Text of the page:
I’m frustrated first and foremost because according to the speech pathologist, and of course the whole Early Intervention program in general, B isn’t where he should be, and even though I know this two months later, it still gives me a stomachache. But more so than that, I feel like the natural way that my husband and I talk and react and parent isn’t a way that’s helping B. I mean, I didn’t know this but it now seems to be the case. And so – now I feel like I’m looking at B when he says something and I don’t know WHAT to say back. I don’t know how to respond to my own child. And if I’m talking to him incorrectly, then so is my husband and everyone else he interacts with. We’re all doing it “wrong”. I could do what comes natural, but that seems to be furthering the problem. The goal, according to speech, is to get B communicating without repeating what we say.  Which – we do that all the time. We teach him new words and we ask him to repeat, which he does. But then he doesn’t do it in context, which means he never learned it to begin with.

Such as the pronunciation for “open”. They both always said something like, “Ah-Mee.” Finally, we broke it down and taught the syllables to them. They both repeated it perfectly. We do frequent sing-song reminders as well. C now does it in context, and B doesn’t. And the speech woman told me that B doesn’t learn anything accidentally – he won’t pick up on things easily on his own. It has to be direct instruction with constant reminders. She said she knows other people might say, “Oh, he’s still so young” – but she wants to let me know that this could affect how he does in school, since he’s obviously a hands on learner (yes, this is true, a mini-engineer right now) and only learns deliberately. He won’t just pick things up.  All of this makes sense, it’s just kind of stressful. I’m not sure how to communicate with him naturally, if what I’m doing isn’t working. And really, thinking about how he will perform in elementary school doesn’t help me now, except to know that yes, this is serious and we want to help him. But I just don’t know how off the mark he (and C) are for 23 months – and how to BEST get him to where he needs to be.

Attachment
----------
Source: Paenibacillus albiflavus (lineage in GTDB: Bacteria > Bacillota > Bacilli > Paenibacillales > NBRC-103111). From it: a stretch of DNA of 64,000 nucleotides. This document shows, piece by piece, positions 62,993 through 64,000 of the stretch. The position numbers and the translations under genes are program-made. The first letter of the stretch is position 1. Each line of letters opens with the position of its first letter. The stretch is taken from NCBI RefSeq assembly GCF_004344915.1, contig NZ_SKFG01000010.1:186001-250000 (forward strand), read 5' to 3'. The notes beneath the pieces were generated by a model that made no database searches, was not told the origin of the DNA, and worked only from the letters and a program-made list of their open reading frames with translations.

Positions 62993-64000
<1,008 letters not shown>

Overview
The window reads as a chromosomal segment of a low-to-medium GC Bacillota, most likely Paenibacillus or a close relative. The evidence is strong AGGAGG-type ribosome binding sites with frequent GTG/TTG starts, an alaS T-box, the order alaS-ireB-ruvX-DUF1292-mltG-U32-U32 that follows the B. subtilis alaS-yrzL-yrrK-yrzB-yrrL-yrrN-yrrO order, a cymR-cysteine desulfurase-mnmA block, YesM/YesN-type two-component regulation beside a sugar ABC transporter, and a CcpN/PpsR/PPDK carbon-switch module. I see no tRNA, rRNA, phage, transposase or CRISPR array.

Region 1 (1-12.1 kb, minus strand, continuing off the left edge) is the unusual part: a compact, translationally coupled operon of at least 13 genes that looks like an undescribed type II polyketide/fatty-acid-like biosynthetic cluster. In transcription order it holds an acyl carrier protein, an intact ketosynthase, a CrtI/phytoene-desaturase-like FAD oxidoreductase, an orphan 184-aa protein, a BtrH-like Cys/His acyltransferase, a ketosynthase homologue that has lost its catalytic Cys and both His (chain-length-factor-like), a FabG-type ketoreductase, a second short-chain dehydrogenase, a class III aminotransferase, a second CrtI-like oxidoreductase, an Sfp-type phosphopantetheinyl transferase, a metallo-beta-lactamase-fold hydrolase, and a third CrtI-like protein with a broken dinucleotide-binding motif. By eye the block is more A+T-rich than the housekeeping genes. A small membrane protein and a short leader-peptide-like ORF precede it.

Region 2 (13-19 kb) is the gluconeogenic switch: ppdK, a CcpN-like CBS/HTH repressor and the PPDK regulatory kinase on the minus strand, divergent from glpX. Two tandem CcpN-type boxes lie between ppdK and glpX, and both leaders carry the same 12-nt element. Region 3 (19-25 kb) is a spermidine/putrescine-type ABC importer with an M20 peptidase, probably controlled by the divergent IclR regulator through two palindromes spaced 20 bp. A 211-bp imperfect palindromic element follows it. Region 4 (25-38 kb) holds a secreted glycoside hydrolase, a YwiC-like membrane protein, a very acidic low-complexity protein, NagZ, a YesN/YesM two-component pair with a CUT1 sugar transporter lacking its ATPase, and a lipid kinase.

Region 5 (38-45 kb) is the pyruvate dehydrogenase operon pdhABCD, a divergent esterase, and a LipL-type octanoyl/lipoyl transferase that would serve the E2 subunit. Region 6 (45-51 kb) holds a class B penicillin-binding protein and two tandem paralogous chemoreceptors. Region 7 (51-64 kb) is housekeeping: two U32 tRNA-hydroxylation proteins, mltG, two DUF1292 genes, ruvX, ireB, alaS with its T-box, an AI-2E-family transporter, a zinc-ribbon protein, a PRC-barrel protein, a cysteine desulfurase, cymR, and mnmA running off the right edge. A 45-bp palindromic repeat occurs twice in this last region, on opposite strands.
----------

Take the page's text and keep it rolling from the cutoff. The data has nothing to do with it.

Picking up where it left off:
And finally – regarding this – the speech pathologist isn’t exactly warm. This was only the third time they met her because she comes once a month. B and C cry a lot, because she’s a little scary and she doesn’t let them get by without doing what she needs them to do. She said today, “That toy isn’t for spinning – use it correctly or I’m going to take it back”. She pretended to give them a shot with a play doctor’s kit and she touched C first and C screamed. Then she touched B and B looked at C, saw she was upset, and screamed too. And she said, “Oh, he’s crying because I touched him”. And I said, “I think he’s crying because he’s sensitive and he saw C crying and followed suit.” I have shy children – and B is EXTREMELY shy. And I think that needs to be taken into account. He won’t perform for strangers. When he’s uncomfortable he looks down at his hands, or hops into my lap. But he’s still little, and I don’t know – strangers are kind of scary. Especially unfriendly ones.